size can make a tremendous impact, the Annual Giving Programs team in the University Development Office operates HornRaiser and selects project campaigns based on the strength of their idea and their commitment level. Funding goals, typically between $5,000 and $20,000, are then set. Donors who invest in projects are treated as insiders, receiving progress updates and, in some cases, exclusive benefits. For example, sponsors of the Unmanned Aerial Vehicle Team—a project by students from across engineering and computer science disciplines to build a fully composite plane—were offered lab tours and flight demonstrations during the fall funding effort. “HornRaiser allows motivated project champions to engage their networks for charitable gifts in support of their passion,” says Adrian Matthys, BA ’97, director of Annual Giving Programs. “This is just one more example of how The University of Texas is empowering its community to change the world, one project at a time.”
ublic service by UT students takes many forms, but some of the most far-reaching efforts are those that promote economic development and fight poverty worldwide. That is the case with the William H. Crook Program in International Affairs, which awards fellowships each year to support students working on concrete, practical solutions in the developing world.
So far, more than 50 fellowship recipients have fought poverty around the world. Bill Crook was a pioneer in global development who established the Office of Economic Opportunity at the request of President Lyndon B. Johnson in 1965 and was national director of VISTA, now known as AmeriCorps. Honoring his impact in the fight on poverty, the Crook Program launched in 2008 at UT’s Robert S. Strauss Center for International Security and Law with funding from his wife, Eleanor Crook, and the Lyndon Baines Johnson Foundation. Since then, more than 50 fellowship recipients have worked with innovative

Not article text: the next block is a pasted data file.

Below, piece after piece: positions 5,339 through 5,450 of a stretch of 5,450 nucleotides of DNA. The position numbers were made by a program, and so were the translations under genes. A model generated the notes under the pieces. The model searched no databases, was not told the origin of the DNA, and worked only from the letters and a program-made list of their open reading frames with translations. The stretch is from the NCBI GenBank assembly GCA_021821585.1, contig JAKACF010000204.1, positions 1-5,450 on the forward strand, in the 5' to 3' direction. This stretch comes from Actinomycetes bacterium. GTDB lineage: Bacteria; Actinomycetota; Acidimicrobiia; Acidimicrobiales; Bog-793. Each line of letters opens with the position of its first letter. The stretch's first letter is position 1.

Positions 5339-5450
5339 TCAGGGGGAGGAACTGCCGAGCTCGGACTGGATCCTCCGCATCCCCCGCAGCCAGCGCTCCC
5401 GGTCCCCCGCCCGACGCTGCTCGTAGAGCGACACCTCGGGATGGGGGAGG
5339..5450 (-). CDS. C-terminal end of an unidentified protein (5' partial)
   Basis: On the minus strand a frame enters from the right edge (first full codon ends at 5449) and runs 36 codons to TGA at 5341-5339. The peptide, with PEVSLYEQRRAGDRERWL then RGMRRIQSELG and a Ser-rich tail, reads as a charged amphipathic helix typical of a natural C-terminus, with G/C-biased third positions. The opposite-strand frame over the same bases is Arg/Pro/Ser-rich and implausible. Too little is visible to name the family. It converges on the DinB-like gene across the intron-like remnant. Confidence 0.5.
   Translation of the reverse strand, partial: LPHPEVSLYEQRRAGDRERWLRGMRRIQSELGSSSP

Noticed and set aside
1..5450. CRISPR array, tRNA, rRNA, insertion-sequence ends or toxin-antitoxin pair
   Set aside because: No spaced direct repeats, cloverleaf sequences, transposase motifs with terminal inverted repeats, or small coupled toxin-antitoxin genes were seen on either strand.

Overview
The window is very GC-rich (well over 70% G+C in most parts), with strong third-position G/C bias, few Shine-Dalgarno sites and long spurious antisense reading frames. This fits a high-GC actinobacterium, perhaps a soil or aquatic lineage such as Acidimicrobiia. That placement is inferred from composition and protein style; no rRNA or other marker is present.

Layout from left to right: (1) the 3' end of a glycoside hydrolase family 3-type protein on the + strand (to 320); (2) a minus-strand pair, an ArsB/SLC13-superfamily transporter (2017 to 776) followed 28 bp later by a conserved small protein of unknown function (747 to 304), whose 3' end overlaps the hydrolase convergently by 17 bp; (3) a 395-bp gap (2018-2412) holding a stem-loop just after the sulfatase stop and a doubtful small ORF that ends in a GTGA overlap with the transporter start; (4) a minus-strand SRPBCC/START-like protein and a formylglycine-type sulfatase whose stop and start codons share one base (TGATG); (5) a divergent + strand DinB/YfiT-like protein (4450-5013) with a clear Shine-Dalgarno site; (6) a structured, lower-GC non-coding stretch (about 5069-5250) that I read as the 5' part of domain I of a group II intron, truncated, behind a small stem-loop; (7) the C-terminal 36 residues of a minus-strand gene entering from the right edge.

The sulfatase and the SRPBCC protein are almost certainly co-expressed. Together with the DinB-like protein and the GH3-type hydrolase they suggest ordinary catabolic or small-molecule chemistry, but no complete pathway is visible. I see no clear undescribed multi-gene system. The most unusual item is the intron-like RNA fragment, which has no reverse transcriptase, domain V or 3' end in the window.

nonprofit organizations to improve economic, social, and educational conditions of communities in Africa, Asia, Eastern Europe, and Latin America. Robbie Paras is working toward an MA in global policy studies and plans to pursue a career in international development. As a Crook Fellow, Paras spent last summer working with the Asia Foundation in Mongolia, where she helped low-income women learn to become entrepreneurs through sustainable small-scale farming. “Because Mongolian cuisine is based on a traditional, herding lifestyle, it consists mainly of meat and dairy products. So introducing fresh produce is one way to promote a more balanced diet,” Paras says. “Beyond that, growing and selling vegetables has encouraged these women to embrace entrepreneurship while providing for their families. For many, it has been a way to escape inequality and poverty. Over time, this brings about positive, long-term behavioral and social changes that will improve their lives and their communities.” The Crook Program is one more example of something that starts on campus—with the help of a privately funded endowment, in this case—and goes on to change the world, as well as the lives of the students who participate. Crook Fellows blog about their experiences at strausscenter.org.
s e p t e m b e r | o c t o b e r 2011